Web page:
Analyzing interrogational torture dynamics: Schiemann and Douglas-Bowers dig in
By Kenna Caprio
This article is one in a series delving into faculty/student research across a variety of disciplines at Fairleigh Dickinson University’s Metropolitan Campus and College at Florham.
Associate professor John Schiemann is into torture. Luckily, for Fairleigh Dickinson University students, it’s as a research topic and not as a teaching strategy.
“I was chatting with a colleague about torture and got the idea to model the strategic dynamic or ‘game’ between an interrogator and a detainee, formally, using game theory (a branch of applied mathematics),” says Schiemann, who teaches political science at the College at Florham. “Initially, I was just curious to explore the implications of modeling interrogational torture. But as I worked on the project, I became more and more convinced just how ineffective torture is and become more interested in trying to convince people of this.”
Students — including 21-year-old senior and political science major Devon Douglas-Bowers of Maplewood, N.J. — helped Schiemann search for literature, both online and in print, on torture and its effectiveness. Douglas-Bowers found information on everything from the Khmer Rogue regime in Cambodia to water boarding techniques. “It’s important because in this ‘war on terror’ we are trying to get information from terrorists and we need a way to get reliable information,” says Douglas-Bowers. Research assistants also take notes on these texts, sometimes offering their own interpretations.
“Faculty seem very open to different interpretations of the information. Talking about findings allows the faculty to get different perspectives on the research they are doing,” says Douglas-Bowers.
Douglas-Bowers opted to assist with research after Schiemann addressed it during his “Dictators and Democrats” class. “I decided to volunteer because I really loved the class and thought that the research might be interesting,” Douglas-Bowers says. He ultimately found it so interesting that he contributed research to the project for several months.
Using the sources and anecdotes his student assistants found as a baseline, Schiemann’s model “captures the ‘game’ played by an interrogator and a detainee as they try to outwit each other. There are five components: the players (three types of detainee and two types of interrogator), the actions they can take (‘torture’ vs. ‘not torture’ and ‘reveal information’ vs. ‘not reveal information’), the information available when they choose an action (e.g. the probability the detainee has valuable information), the payoffs for each player from each outcome (e.g. what happens to them), all under two conditions, objective and leading questioning.”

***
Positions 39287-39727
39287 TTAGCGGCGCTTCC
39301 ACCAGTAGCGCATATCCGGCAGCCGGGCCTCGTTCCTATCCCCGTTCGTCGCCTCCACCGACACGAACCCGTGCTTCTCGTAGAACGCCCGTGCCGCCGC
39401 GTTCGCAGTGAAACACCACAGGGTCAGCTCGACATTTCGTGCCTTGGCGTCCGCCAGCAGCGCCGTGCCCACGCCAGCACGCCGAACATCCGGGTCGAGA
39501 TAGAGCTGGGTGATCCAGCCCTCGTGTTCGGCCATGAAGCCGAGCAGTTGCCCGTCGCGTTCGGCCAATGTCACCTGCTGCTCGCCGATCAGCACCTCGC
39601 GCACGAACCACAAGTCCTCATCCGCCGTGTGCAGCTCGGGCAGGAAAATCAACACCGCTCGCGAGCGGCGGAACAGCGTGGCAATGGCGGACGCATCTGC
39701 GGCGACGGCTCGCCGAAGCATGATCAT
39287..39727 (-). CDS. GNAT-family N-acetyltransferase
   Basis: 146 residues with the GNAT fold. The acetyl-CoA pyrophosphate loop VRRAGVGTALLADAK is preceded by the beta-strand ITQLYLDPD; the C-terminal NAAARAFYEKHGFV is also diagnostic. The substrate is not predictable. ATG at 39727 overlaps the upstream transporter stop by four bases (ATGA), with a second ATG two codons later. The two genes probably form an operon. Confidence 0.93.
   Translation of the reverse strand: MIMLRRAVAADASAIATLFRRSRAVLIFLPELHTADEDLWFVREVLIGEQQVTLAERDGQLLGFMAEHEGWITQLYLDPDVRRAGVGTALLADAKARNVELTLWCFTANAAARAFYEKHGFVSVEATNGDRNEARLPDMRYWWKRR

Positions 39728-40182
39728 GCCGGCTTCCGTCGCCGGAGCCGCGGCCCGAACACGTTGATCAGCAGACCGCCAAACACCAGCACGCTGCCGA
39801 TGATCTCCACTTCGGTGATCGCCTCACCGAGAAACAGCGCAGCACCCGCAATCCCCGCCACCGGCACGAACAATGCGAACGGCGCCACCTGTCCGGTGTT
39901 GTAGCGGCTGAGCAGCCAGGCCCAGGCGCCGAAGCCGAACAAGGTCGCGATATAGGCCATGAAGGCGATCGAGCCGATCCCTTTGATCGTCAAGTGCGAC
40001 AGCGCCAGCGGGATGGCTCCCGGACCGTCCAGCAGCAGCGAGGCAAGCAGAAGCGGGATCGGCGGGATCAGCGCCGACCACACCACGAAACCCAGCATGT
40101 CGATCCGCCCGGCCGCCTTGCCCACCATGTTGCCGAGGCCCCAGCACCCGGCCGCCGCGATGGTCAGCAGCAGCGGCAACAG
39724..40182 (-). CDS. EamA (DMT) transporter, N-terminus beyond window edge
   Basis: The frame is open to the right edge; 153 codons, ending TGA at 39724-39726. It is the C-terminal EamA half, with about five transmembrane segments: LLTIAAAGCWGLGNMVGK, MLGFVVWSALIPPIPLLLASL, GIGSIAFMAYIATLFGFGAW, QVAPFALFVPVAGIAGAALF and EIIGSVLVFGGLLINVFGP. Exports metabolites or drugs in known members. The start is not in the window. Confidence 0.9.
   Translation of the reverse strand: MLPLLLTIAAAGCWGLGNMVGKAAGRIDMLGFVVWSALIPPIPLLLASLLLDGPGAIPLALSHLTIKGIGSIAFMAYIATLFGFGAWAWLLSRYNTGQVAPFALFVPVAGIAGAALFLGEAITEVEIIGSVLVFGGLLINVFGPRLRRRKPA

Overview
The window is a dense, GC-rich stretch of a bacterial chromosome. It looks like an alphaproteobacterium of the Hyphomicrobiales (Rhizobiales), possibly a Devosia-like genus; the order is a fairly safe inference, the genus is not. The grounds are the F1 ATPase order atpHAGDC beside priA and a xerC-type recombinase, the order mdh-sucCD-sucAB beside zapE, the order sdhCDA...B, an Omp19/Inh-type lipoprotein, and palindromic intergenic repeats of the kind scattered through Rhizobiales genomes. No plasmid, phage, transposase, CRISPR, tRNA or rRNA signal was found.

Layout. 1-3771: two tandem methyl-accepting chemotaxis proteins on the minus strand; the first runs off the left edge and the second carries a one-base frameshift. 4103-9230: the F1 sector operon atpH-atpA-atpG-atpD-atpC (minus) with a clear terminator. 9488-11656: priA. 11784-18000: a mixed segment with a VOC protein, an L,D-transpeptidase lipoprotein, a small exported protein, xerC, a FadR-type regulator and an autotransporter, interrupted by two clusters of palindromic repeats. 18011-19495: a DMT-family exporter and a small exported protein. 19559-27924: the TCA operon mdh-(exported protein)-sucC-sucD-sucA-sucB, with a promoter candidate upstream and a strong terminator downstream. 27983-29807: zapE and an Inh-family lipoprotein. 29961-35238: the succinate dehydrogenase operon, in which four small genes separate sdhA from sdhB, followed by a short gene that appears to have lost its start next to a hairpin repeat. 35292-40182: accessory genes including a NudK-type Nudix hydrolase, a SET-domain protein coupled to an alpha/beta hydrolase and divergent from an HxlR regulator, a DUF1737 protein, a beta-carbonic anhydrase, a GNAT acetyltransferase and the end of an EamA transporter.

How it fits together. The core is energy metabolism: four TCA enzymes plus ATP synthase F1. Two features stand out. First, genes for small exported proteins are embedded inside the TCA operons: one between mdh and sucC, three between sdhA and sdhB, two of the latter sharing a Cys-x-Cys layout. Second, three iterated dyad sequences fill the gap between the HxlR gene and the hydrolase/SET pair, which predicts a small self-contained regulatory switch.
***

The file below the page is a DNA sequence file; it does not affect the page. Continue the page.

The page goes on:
Following up on his March 2012 article, “Interrogational Torture: Or How Good Guys Get Bad Information with Ugly Methods,” which appeared in “Political Research Quarterly,” Schiemann is at work on a “nonacademic” book version of the argument presented.
“The upshot is that torture does not reliably generate good information, but that the frequency and severity of torture is nevertheless very high once you admit it as an interrogation technique,” says Schiemann.
Douglas-Bowers sees this research, and his professor’s book, as a chance to change minds too.
“With ‘24’ or ‘Zero Dark Thirty’, people might assume torture works. But it doesn’t and it hurts us,” says Douglas-Bowers. “Professor Schiemann’s research is a first step. Hopefully, from here, it’ll be picked up by the mainstream media and be more talked about, not just among academic and political elites, but also by ordinary people. Then we can start to present evidence to build a campaign to stop torture, working with politicians that hold those same views.”
Schiemann also recently conducted research on Serb mobilization as it relates to “fearful memories” of ethnic cleansing with student Nikola Radovic. The research, which Schiemann developed following visits to Yugoslavia in the early 1990s during the Croatian War of Independence, explores the relationship between political symbols and paraphernalia and behavior in the presence of those symbols. “Fear memories are powerful, difficult to erase and easy to revive,” says Schiemann. “We should be more aware of how important political symbols are and how they can affect us.”